Most owners are unprepared for this and worry that their young dog is eating less than they used to. The fact is, that when a dog has completed the bulk of their growth, they simply do not need as much ‘fuel’ as they once did.
In these cases, dogs remain happy and healthy and continue to eat, albeit in smaller amounts or less often. Smaller breeds such as Chihuahuas and Maltese dogs tend to see the biggest dip in appetite.
How Long Can Puppies Go Without Eating?
This question is not easy to answer. How long a pup can go without food will depend on if they are healthy or not, what size they are, and on other things such as the ambient temperature and their hydration level.
Typically, puppies eat and drink a few times a day. As a rule of thumb, a pup will eat four times a day when first brought home. This reduces to three times a day at about 12 weeks.
Most dogs are down to 2 meals a day by the time they are 6 months old. Some owners keep feeding 2 meals daily for life while others will reduce down to one meal a day.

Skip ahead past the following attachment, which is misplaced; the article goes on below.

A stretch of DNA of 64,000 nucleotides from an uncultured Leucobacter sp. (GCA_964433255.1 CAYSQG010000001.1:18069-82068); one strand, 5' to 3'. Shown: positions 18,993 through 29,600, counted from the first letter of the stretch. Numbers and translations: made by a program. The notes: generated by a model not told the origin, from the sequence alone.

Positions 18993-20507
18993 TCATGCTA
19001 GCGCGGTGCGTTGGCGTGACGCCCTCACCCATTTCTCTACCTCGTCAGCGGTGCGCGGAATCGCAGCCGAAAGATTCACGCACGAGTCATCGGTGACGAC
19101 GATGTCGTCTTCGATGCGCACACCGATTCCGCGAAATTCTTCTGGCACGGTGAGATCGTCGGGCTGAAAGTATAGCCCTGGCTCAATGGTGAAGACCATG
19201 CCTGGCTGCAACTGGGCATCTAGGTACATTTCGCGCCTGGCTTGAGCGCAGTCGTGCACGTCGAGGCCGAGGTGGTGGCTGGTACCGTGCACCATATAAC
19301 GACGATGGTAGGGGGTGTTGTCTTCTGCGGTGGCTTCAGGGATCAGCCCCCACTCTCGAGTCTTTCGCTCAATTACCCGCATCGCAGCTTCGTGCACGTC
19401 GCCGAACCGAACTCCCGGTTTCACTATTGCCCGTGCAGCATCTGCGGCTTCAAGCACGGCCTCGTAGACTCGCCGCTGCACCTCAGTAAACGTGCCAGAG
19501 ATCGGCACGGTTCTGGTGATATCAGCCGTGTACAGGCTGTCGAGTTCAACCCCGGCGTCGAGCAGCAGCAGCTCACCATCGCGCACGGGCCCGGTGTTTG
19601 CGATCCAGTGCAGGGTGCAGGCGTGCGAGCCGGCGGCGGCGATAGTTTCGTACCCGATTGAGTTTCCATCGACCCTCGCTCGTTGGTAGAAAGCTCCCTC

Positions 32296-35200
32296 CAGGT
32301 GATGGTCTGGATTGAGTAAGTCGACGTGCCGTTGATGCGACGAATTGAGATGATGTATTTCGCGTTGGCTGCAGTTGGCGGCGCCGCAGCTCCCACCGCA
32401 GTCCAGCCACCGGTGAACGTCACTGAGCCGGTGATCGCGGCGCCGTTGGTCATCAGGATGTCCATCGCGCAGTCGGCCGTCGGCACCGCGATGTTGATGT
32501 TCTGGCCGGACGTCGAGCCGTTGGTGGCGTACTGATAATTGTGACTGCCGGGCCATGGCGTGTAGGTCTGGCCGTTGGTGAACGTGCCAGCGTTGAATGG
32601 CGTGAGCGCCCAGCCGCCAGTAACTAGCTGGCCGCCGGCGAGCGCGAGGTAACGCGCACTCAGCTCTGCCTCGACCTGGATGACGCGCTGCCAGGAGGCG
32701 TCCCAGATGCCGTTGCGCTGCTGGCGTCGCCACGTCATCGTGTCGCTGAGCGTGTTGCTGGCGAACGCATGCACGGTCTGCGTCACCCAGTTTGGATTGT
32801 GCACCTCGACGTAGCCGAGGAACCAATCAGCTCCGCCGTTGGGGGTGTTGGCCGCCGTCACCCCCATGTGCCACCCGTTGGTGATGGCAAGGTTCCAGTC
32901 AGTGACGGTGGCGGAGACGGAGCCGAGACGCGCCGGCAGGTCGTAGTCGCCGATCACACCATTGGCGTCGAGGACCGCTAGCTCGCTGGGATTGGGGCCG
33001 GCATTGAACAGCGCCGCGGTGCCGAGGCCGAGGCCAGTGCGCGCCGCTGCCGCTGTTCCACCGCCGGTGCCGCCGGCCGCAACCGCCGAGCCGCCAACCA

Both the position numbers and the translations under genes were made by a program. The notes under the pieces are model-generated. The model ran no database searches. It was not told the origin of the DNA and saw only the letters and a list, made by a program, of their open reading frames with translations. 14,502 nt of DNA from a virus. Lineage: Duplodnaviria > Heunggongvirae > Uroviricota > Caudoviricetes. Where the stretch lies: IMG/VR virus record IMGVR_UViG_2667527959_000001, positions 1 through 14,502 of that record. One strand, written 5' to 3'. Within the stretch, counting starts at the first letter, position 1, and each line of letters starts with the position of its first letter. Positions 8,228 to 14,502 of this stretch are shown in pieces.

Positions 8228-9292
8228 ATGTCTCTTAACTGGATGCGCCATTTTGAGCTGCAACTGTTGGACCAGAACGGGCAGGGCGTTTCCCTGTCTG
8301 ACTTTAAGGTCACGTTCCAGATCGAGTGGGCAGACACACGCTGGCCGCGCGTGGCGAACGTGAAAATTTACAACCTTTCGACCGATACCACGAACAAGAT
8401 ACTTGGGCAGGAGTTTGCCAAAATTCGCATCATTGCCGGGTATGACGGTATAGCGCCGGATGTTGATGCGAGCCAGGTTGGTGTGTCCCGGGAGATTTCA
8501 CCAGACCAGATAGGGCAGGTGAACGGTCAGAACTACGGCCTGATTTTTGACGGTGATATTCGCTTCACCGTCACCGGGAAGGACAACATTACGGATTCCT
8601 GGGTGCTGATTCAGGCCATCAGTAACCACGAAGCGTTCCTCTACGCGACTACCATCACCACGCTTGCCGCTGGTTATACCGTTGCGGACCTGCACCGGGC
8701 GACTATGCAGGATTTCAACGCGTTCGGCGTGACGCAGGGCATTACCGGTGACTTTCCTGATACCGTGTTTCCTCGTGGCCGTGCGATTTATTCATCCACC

If a very young puppy (under 12 weeks) misses more than one meal, it is time to start to worry. Conversely, we are unlikely to become concerned for a healthy and active 6-month old until they have gone about 24 hours without food.
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Safe Tips To Encourage Your Puppy To Start Eating Again
Sometimes, a few tweaks to your pup’s diet will have them chowing down and licking up every last trace from the bottom of their bowl. Before panicking and fearing the worst, try these tips to see if you can encourage your puppy to get eating again:
- Add some warm water to their kibble. Not only will this create a yummy and meaty gravy, it also releases the natural aroma of the food which most pups find irresistible.